Student loans may have been your gateway into college. But after graduation, your debt can feel like a ball and chain. So much so that student loan depression and anxiety can surface.
If this unshakeable, bleak sadness sounds like you, know you’re not alone. We hear from people everyday who deal with student loan depression and feel like they can’t find a way out. But there are ways to cope with student loans and depression.
Student loan depression: 3 ways to reach out for help
Student loan debt can be a cause of mental health issues, but you don’t have to go it alone. You can reach out to a professional for help.
Now, I know what you’re thinking: “I’m depressed about my student loan debt…how can I afford help?!”
That was the exact question I asked myself when I spent a tearful, very depressive year in 2012 lamenting about my student loans. I didn’t have any health insurance, was on food stamps and made $12 an hour. I couldn’t afford therapy.
1. Local college resources
When I was in crisis, a friend shared that our local college offered counseling sessions at a low price. Sessions were with the school’s graduate students who were one semester away from being licensed. I found out it was $15 per session but negotiated the rate down to $5 given my situation.
Having someone to talk to made me feel less alone. Therapy got out all of the feelings inside of me. My therapist confirmed I wasn’t stupid for taking out $81,000 in student loan debt and that I wasn’t a failure because I didn’t have a high-paying job that allowed me to repay my debt quickly.
If you’re feeling the effects of student loan depression, check out your local college’s psychology and counseling department to see if they have a similar program.
2. Crisis Text Line
Another helpful resource is the Crisis Text Line. It’s used for a variety of crises, and you can reach out by texting HOME to 741741.
If you’re coping with debt stress, feel like an emotional hot mess and don’t want to talk or be seen, it’s OK — just text. A common myth is that you should only get help when you’re suicidal, and that’s far from the truth.
3. National Suicide Prevention Lifeline
If you don’t feel comfortable with that, reach out to a trusted friend. Call your doctor. See if your insurance or employer covers any counseling sessions.
It can be the hardest thing you’ll ever do, but reaching out can save your life and your mental health.
Know your student loan repayment options
If you’re dealing with student loan depression or student loan anxiety, understanding your repayment options can help. The resources above are meant to help you cover the mental health part.
But if your struggle is mostly student loan depression, then you want to tackle the financial part, too. If you have federal loans:
- Consider an income-driven repayment (IDR) plan. This reduces your monthly payment. You’ll only pay 10% to 20% of your discretionary income, and you may qualify for $0 payments if your income is very low.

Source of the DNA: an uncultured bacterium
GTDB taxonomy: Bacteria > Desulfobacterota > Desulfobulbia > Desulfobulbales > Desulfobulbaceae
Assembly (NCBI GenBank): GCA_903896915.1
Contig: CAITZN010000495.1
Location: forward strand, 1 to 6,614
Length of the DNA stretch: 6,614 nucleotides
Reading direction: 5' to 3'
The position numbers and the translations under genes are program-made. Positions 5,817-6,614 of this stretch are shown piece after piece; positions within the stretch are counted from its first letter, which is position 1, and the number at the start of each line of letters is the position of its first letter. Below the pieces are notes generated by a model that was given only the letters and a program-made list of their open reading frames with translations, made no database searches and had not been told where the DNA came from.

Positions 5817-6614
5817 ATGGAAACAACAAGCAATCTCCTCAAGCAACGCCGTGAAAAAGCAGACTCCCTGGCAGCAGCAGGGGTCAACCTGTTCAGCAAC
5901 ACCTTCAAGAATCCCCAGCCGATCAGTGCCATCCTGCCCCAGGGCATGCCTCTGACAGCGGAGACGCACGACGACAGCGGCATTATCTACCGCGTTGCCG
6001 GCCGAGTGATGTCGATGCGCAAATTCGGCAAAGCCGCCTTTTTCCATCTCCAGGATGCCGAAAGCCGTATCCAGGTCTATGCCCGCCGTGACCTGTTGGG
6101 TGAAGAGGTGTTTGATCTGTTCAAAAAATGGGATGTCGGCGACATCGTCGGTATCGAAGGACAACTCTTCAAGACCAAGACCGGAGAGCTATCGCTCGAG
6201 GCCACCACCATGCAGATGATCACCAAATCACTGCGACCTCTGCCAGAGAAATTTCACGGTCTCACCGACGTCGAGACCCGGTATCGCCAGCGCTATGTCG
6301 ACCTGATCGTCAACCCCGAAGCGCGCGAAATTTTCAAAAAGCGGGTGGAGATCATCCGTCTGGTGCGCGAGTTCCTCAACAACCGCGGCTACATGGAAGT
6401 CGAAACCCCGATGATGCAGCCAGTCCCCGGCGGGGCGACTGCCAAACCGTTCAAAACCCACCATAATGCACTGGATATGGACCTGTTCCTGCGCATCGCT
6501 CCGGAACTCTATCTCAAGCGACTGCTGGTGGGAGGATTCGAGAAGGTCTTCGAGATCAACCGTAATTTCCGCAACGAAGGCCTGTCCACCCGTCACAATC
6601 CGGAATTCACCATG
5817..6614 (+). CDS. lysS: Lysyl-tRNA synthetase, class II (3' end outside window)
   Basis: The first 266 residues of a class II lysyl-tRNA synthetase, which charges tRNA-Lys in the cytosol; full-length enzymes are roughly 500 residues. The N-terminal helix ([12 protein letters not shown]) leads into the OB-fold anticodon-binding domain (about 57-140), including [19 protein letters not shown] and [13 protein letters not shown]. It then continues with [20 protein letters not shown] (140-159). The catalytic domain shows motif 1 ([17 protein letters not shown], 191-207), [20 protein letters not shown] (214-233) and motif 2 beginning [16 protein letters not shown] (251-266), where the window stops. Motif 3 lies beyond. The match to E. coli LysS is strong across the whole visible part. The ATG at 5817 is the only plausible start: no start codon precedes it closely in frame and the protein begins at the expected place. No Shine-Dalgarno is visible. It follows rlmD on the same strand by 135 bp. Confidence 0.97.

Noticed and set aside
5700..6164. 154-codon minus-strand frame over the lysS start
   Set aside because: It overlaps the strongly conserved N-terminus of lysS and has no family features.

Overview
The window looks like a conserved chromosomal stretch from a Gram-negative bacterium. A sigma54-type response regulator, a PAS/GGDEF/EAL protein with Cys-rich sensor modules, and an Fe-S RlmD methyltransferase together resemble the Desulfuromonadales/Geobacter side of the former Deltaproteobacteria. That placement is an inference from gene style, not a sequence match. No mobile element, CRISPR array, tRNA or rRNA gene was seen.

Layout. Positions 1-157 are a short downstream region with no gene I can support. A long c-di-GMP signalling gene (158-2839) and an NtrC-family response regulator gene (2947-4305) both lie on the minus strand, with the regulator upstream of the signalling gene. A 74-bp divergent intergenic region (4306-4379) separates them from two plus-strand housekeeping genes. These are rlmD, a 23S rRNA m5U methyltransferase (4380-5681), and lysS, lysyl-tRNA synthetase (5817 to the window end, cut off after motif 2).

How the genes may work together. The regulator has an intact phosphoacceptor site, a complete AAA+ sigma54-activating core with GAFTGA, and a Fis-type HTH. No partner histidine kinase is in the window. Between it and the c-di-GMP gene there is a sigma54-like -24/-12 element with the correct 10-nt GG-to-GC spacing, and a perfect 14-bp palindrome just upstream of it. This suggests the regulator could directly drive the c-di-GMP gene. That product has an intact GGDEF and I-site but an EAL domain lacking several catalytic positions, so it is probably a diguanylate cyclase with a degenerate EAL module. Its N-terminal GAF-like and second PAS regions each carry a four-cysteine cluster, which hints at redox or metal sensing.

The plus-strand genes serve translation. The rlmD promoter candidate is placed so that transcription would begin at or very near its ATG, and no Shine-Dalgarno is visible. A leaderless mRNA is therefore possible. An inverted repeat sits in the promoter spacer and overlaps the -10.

- Look into deferment and forbearance. If your monthly payments are paralyzing, you can temporarily put them on pause through deferment and forbearance. Talk to your servicer to see which option you qualify for.
- Apply for student loan forgiveness. Your federal student loans can be forgiven through Public Service Loan Forgiveness (PSLF) program or IDR plans. After meeting each program’s respective repayment terms, your remaining loans are forgiven.
If you have private student loans:
- Talk to your lender about deferment options. Private student loan borrowers have fewer options, but some private lenders have a deferment plan.
- Try refinancing for a lower interest rate. If you have good credit and a solid income, student loan refinancing can save you money by lowering your total interest fees. You can earn cash back when refinancing, too.
Even if you’re dealing with major student loan depression and student loan anxiety, stay in touch with your loan servicer or lender. You want to avoid default, if possible, and keep your credit intact.
If you’re in default, get your loans in good standing ASAP. You can get out of default through student loan rehabilitation or consolidation.
Other off-the-beaten path tips
Whether you have federal or private student loans, there are other routes to consider. Of course, these are not for everyone, so explore if it makes sense for you.
- Move abroad. Take advantage of the Foreign Earned Income Exclusion (FEIE) and pay nothing while remaining in good standing on your loans.
- Loan discharge via bankruptcy. Though not ideal — and often very rare — you may be able to discharge your loans through bankruptcy. You can look for a bankruptcy attorney who has experience in this area.
- Downsize your living arrangements. If you’re brave, and your living and relationship dynamics afford it, you could live out of your car rent-free.
- Adjust your tax withholding. If you get a big tax refund each year, adjust your tax withholding so you get more in your paycheck each month to help with student loan payments.
- You can also try to switch jobs and negotiate for student loan reimbursement or student loan assistance at your new job as part of the benefits package.
If you’re riddled with student loan depression and student loan anxiety, you’re not alone. It can certainly feel that way, especially when everyone on the ‘Gram seems to be living perfect lives, with fun vacations and no money woes at all (it’s all a lie).
Remember, you’re not your debt. Your worth has nothing to do with your debt. You matter despite how much you owe.
So please, if you’re coping with debt stress, reach out and get help to address any underlying mental health issues. Once you’re in a good place, start to tackle the financial issues.
If you need assistance, we’re here to help and can create a student loan repayment plan so you can breathe a little easier at night.